Nine years after he left his post as Fairfax county executive, J. Hamilton Lambert is once again running a local government. From his office in the Leesburg town hall, he is interviewing candidates for top municipal jobs, reorganizing departments and arranging to buy property for a town park.
But Lambert has no job title to go with all these duties. Although he is making most of the key government decisions in Leesburg, he is technically just a consultant to the Town Council. He had no role in town affairs until last fall, and his stewardship will likely be over at year's end.
It's a rent-a-leader arrangement that might seem odd, council members concede. But with its ranks of senior municipal officials thinned by scandal and resignation, Leesburg desperately needed someone at the helm to "get us through all the mess," said Mayor James E. Clem. And Lambert, a Leesburg native who was in charge in Fairfax during its growth spurt in the 1980s, was perfectly suited to that task, Clem said.
"We had a lot of things I wanted to get done, and I knew it was better to have someone like him to help us get through them," said Clem, who has known Lambert for 15 years. "He's got more knowledge than I've ever had. He knows what he's doing."
Since leaving the Fairfax post in 1990 in a salary dispute, Lambert, 58, has been a consultant, working mostly with private companies.
Leesburg wasn't yet in a crisis mode when its council members first approached him, and his initial role was quite small. Last September the council asked him to serve as a facilitator at its annual two-day retreat. For a fee of $4,100, he helped them focus on their priorities, getting them to agree, for example, that they needed to hire a purchasing officer and a full-time town attorney.
Then Lambert's responsibilities--and his impact--mushroomed.
Town Manager Steven C. Brown asked him in November to assess the town government's computer technology. Lambert soon determined that Leesburg was moving too slowly in ensuring that the computers were Year 2000 compliant and recommended several steps to solve the problem, which the council promptly implemented.
Brown then asked Lambert to study why turnover in the Leesburg police department was so high. Lambert concluded that it wasn't because of low pay but because of officers' concerns that Chief Keith A. Stiles was too quick to order internal investigations. A few months later, Stiles was fired.
After the police department study came the event that put Lambert at center stage. Brown, who had been town manager since 1990, resigned March 1 as part of a deal with prosecutors who were looking into allegations that he had put questionable charges on the town's American Express card.
Finance director Paul E. York became acting town manager, which left no one to prepare the $71 million town budget for the next fiscal year. Enter Lambert.
Up to that point, Lambert had been paid separately for each of the projects he had taken on. In April, the council negotiated a more formal contract under which he gets $6,000 a month, plus expenses, through December. Lambert said he has earned about $30,000 in consulting fees since last November for his work in Leesburg.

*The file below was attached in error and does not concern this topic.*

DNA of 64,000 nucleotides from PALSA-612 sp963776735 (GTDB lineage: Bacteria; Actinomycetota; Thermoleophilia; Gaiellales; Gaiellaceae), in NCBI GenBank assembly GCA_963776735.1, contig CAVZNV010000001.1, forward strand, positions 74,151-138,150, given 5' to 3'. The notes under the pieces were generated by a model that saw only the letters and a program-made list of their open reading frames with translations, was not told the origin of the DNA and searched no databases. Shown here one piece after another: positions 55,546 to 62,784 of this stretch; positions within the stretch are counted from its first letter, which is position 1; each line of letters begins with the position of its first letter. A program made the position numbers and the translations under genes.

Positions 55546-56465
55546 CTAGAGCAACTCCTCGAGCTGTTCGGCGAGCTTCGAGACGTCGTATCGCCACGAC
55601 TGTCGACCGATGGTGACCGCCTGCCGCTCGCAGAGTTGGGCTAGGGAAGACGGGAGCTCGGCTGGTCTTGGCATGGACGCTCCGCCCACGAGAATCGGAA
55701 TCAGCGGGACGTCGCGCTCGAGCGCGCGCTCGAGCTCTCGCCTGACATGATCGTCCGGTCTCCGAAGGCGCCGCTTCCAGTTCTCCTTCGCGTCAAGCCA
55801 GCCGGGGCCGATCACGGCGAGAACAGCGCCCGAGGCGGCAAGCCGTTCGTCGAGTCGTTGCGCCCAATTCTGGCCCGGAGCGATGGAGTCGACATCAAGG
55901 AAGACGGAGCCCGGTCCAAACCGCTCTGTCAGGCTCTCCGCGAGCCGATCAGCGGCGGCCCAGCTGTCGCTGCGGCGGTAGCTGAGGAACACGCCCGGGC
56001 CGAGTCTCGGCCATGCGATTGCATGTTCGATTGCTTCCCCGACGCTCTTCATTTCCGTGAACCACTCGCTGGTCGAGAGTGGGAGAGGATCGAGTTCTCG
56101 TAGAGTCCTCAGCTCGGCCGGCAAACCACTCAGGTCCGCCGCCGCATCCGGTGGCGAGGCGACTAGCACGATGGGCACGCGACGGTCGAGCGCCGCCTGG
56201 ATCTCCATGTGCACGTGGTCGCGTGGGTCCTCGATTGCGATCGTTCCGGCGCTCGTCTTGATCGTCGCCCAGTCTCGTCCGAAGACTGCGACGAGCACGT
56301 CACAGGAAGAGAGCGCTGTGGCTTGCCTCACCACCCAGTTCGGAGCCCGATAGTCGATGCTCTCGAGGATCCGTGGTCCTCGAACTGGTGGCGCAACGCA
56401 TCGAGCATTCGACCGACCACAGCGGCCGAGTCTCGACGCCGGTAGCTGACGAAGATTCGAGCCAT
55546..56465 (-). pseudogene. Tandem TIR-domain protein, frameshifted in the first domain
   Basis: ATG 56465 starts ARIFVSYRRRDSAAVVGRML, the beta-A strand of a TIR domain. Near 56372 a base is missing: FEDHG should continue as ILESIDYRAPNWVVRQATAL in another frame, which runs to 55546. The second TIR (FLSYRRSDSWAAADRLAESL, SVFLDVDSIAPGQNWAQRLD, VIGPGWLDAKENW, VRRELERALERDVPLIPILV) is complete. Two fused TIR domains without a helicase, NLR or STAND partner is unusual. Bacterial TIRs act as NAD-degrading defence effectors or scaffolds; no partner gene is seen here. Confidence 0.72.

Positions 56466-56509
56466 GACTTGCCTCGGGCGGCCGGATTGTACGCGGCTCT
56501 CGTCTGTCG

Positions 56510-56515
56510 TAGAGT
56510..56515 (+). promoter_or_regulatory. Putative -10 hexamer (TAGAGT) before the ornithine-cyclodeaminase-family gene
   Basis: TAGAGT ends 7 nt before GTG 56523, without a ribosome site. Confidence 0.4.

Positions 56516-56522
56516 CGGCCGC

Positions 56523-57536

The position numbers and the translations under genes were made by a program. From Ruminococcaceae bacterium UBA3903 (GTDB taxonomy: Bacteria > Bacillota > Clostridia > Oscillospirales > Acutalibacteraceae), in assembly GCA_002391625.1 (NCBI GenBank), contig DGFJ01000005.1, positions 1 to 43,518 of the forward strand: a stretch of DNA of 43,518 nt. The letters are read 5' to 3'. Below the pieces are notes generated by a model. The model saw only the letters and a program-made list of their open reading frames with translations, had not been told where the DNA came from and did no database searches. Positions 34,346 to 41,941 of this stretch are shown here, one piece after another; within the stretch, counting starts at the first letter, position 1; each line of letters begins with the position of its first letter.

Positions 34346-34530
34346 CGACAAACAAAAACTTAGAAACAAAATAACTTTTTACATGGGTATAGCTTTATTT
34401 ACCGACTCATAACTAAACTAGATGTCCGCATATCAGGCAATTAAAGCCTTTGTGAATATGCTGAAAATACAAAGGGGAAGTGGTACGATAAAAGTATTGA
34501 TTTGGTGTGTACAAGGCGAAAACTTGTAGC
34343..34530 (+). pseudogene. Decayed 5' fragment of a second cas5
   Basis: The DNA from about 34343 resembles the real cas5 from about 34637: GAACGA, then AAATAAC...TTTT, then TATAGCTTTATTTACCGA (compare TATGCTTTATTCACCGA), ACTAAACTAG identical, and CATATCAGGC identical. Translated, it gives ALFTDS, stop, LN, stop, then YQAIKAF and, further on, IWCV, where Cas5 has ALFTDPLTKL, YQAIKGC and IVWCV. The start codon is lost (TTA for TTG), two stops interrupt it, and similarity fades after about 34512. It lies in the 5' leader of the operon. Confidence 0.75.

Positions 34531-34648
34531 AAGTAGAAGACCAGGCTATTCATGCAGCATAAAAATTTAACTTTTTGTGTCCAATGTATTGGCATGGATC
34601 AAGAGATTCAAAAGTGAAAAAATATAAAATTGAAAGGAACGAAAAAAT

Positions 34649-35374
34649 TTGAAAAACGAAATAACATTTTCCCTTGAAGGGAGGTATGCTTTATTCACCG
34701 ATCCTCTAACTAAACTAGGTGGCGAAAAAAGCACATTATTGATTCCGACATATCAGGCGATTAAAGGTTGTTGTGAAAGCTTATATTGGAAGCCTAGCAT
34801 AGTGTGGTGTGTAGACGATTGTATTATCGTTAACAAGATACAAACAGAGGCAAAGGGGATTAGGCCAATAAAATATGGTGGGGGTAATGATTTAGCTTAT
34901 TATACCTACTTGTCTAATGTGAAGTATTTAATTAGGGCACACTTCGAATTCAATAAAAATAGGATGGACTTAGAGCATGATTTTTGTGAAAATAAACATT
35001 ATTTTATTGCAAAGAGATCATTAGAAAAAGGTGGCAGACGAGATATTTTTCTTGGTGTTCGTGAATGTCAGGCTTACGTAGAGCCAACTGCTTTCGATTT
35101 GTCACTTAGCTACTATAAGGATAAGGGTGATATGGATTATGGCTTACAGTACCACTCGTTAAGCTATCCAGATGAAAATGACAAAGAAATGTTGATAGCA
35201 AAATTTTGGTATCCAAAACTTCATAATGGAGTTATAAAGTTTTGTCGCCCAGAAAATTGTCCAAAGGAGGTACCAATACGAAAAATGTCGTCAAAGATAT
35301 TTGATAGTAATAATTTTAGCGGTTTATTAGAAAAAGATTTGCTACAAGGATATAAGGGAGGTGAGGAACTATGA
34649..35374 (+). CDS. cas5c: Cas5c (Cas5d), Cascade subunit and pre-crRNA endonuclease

Lambert currently is spending about 30 hours a week on town business. His duties range from working to revive plans for a library renovation to studying whether the town government needs to increase its work force of 200. He also is weeding through resumes for the positions of town manager, police chief, purchasing officer and town attorney. He said he hopes to fill all the positions by mid-September.
He laughed about his suddenly intense involvement with Leesburg's government, noting that he had vowed to himself not to return to public service after he left Fairfax.
"I was reluctant to get back into government. But I know everybody here, this is my hometown, so I said I'll do it," he said.
He added that it's government staff members who deserve credit for the various changes he has pushed through. "I really only listen to them, write down what they want and spit it back at them," he said. "It's mostly complete plagiarism at the highest level."
Lambert's recent influence in Loudoun has spilled beyond the confines of town hall. Inova Fairfax Hospital has hired him as a consultant to help broker a deal in which it would loan $5 million to Loudoun Healthcare Inc., operator of the financially troubled Loudoun Hospital Center.
Some Leesburg residents say that the town was well run before Lambert stepped in and that it's only because of the unusual turnover among top officials that his help was needed. Others argue that Leesburg badly needed someone with a Fairfax pedigree to modernize the town's government.
"We've been country people living country ways for a long time," said Stanley Caulkins, a longtime resident who runs a jewelry store in the town's historic district. "It takes somebody like [Lambert] with brains to keep the place working.
"I'm not saying the others don't have brains, but he has already done the things 10 years ago that Leesburg's going through now," Caulkins said. "He's bringing us out of the dark ages."
CAPTION: Former Fairfax county executive J. Hamilton Lambert is making the most of the key government decisions in Leesburg, but he is officially just a consultant.